The Reign of God reverberates through everything around us if we have ears to hear and eyes to see, if we open ourselves to a voice and world beyond us, beyond ourselves and our small interior world.  God’s Reign permeates all things and is grounded in love and grace, free for all and hold everything deeply and gently – even in this troubled time.

By geoffstevenson

Can These Bones Live??

The strangeness of this new world continues to enfold us, causing discombobulation, confusion, uncertainty and a sense of unreality.  We know it is real and some feel the fear or panic.  Others are caught in the midst of illness and a life and death struggle.  Most of us don’t really know what to think because everything seems to have happened so quickly.  In this pandemic, we know there is an ‘enemy’ if you like, but we cannot see it.  With flood, fire and other disaster experiences, we can see the danger coming.  It is physical and there is warning as it approaches.  With this pandemic, we cannot see where the virus is or how it might invade our body – or what its presence may mean to us.  We cannot gather with other people in the midst of impending or actual emergency and danger, but are required to stay apart, distanced from each other, knowing only that the virus comes through people and the droplets in their breath.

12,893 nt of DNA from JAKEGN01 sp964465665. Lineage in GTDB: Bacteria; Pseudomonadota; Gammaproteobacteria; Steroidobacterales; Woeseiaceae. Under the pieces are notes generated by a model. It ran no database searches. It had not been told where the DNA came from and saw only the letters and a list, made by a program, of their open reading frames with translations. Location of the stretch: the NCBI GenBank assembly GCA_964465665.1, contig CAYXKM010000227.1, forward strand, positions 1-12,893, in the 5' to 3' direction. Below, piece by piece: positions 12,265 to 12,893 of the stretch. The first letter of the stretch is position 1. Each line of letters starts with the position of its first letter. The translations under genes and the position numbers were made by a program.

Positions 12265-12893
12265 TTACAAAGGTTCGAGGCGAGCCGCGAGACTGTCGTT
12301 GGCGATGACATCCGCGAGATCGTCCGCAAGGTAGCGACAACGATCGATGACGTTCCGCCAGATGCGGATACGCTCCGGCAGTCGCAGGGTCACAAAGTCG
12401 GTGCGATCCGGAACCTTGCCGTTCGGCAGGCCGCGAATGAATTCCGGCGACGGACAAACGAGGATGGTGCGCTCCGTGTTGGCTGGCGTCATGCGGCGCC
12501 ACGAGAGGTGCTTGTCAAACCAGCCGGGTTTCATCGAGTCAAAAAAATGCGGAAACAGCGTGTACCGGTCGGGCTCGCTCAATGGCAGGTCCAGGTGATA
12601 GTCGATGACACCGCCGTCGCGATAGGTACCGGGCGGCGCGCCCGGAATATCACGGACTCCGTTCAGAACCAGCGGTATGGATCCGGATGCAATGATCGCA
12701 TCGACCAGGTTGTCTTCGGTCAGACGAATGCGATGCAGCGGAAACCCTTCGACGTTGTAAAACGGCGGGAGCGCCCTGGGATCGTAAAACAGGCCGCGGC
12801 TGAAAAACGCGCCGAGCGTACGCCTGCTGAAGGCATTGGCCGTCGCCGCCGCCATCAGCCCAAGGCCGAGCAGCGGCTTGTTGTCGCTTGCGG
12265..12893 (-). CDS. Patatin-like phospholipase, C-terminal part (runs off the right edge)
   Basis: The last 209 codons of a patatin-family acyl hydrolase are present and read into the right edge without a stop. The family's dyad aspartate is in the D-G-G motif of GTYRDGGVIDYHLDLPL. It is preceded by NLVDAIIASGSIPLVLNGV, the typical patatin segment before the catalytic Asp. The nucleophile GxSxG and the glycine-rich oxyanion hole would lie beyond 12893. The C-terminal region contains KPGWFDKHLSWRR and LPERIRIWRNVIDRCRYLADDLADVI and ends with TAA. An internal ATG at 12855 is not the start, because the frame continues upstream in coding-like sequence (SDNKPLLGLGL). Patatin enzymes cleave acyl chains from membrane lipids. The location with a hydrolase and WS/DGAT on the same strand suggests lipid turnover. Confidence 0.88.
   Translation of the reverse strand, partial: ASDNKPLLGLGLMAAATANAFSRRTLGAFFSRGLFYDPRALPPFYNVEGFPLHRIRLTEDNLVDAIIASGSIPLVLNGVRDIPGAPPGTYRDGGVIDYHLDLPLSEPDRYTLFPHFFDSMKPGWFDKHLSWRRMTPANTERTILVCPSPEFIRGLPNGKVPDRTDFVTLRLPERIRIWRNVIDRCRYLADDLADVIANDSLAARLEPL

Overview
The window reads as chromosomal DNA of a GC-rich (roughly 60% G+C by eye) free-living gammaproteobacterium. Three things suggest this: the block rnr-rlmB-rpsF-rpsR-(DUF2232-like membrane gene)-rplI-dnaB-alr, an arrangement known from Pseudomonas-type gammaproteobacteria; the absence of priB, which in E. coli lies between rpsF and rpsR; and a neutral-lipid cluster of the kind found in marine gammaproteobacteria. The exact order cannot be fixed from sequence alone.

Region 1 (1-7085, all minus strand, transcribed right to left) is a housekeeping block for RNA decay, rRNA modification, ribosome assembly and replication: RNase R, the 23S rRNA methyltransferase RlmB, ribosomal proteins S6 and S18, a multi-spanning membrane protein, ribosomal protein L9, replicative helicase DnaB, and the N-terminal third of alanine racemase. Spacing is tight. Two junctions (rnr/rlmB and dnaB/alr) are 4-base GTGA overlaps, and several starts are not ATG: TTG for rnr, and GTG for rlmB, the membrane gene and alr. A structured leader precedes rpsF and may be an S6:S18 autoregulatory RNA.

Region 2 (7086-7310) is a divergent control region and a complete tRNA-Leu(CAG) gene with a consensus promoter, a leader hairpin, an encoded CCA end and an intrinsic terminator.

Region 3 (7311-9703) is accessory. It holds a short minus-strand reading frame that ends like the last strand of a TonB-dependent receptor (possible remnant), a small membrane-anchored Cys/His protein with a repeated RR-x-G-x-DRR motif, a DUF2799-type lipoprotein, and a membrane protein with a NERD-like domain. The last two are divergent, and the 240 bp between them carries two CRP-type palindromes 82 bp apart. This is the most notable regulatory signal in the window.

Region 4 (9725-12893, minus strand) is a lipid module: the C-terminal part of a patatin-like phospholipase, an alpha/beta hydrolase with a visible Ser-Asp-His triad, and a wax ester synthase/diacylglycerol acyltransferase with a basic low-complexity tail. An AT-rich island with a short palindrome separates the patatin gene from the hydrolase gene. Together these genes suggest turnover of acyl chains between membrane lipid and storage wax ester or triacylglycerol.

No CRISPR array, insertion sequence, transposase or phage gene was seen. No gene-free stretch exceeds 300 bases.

We are driven into homes, isolated from others, with many businesses, organisations and other familiar activities shut down.  It is preventative and hopefully will help break the escalating cycle of virus spread.  This world is so different!  So much has happened in just a short time and we have our churches and other organisations closed for the first time in living memory.  ANAZAC Day will be so different for so many people, the gathering with friends and comrades of war to support, recount and remember together won’t happen.  The Royal Easter Show is gone this year, along with the Olympics and many other sporting competitions and events.  The world has changed in weeks.

Most of us are struggling to make sense of this fast-paced change in our lives and where it will lead.  What businesses will remain at the end of this and in what form?  What are the economic implications of the necessary shut down and how will we emerge from this?  What are the changes that will become a permanent part of our lives?  How will things look when this is all over and how will this experience change us?